Research in the Department for Molecular and Cellular Neurobiology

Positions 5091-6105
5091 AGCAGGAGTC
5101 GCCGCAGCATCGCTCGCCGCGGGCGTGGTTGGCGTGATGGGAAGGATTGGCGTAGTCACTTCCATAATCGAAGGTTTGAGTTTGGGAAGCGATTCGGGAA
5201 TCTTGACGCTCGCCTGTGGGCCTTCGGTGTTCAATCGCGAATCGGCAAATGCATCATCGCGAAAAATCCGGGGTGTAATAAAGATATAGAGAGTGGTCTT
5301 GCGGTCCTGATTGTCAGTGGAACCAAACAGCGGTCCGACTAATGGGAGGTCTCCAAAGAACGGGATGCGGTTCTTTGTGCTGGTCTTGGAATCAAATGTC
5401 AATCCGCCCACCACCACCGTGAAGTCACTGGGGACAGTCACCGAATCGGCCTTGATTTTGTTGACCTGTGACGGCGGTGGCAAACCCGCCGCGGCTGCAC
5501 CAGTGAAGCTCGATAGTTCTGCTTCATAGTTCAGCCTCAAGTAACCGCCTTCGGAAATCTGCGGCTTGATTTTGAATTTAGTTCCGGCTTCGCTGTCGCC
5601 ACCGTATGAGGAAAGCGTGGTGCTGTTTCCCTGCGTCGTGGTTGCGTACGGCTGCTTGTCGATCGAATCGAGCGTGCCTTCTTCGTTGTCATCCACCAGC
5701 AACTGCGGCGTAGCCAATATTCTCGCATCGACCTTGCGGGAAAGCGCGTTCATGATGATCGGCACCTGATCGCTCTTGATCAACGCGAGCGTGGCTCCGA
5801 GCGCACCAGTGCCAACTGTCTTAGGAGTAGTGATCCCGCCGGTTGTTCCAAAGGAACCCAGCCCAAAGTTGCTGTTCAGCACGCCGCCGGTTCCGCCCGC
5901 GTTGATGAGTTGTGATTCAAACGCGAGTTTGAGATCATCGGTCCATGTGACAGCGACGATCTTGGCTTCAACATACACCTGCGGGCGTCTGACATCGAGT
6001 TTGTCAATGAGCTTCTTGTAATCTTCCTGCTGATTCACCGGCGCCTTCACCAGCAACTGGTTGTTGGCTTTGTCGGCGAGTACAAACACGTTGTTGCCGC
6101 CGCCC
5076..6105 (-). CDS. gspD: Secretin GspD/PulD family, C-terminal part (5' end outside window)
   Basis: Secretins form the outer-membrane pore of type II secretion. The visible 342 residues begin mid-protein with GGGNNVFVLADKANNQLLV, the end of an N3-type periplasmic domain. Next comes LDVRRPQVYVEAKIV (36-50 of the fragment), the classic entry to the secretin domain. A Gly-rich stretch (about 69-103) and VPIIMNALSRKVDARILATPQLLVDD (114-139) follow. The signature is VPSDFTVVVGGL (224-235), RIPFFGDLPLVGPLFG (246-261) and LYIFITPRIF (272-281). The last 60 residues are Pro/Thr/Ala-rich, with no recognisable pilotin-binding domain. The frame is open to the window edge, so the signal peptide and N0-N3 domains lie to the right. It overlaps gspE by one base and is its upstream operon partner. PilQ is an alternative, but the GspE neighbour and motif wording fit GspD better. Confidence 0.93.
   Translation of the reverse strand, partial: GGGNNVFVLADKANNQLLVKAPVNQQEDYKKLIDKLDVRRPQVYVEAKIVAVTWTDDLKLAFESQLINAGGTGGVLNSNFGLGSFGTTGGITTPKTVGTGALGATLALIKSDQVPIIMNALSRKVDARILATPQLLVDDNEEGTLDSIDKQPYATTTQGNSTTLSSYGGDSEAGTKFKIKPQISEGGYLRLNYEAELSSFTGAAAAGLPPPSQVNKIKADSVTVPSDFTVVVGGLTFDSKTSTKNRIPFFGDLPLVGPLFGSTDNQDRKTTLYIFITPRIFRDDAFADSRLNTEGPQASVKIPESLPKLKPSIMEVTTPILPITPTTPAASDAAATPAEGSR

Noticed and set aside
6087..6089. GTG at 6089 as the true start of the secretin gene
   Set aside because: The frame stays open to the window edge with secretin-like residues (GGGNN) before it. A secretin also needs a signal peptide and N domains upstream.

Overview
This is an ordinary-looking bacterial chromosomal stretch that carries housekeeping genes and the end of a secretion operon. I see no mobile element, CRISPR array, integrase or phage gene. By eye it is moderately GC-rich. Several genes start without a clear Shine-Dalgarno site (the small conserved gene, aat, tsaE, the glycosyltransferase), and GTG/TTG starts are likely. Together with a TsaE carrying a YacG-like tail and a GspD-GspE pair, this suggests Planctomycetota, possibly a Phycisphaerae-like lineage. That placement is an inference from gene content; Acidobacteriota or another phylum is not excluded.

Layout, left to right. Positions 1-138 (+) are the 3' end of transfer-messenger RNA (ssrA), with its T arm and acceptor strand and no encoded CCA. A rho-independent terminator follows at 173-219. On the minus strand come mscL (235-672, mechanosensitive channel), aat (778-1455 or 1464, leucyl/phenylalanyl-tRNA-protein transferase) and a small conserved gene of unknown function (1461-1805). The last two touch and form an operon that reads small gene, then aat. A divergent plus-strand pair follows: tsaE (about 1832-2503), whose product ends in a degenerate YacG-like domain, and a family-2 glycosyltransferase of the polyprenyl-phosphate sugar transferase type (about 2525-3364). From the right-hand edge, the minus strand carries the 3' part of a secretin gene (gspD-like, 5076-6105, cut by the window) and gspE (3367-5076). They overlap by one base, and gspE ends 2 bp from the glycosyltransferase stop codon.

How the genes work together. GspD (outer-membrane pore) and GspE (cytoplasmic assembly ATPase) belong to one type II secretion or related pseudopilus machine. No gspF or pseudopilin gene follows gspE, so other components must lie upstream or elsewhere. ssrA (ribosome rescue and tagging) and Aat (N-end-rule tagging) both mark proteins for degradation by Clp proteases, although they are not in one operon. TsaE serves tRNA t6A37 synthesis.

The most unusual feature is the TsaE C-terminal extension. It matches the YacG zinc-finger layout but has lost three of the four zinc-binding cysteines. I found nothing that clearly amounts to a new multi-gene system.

The central nervous system is the most complex organ within the mammalian body consisting of billions of glial and neuronal cells and a tightly organized vascular system. The different cell types interact in various ways – an interplay that results in a highly specialized network. We are interested in the development and later - in the adult organism - the plasticity of the central nervous system with a focus on cell-to-cell communication between neurons and also between neurons and vascular or glial cell types. How do neurons develop, connect and communicate? Which proteome is contained in a synaptic vesicle? Which attractive or repulsive cues guide the outgrowth of axons? Which molecular mechanisms are shared by the nervous and vascular system? What are the signaling pathways governing these mechanisms? Which factors control proliferation, differentiation, migration, or survival of stem cells in the adult brain? We are also translating our knowledge to pathological situations such as the generation, growth, progression and vascularization of brain tumors. Understanding these physiological and pathological processes on a molecular level may allow for the development of therapeutic strategies in neurodegenerative disease and cancer.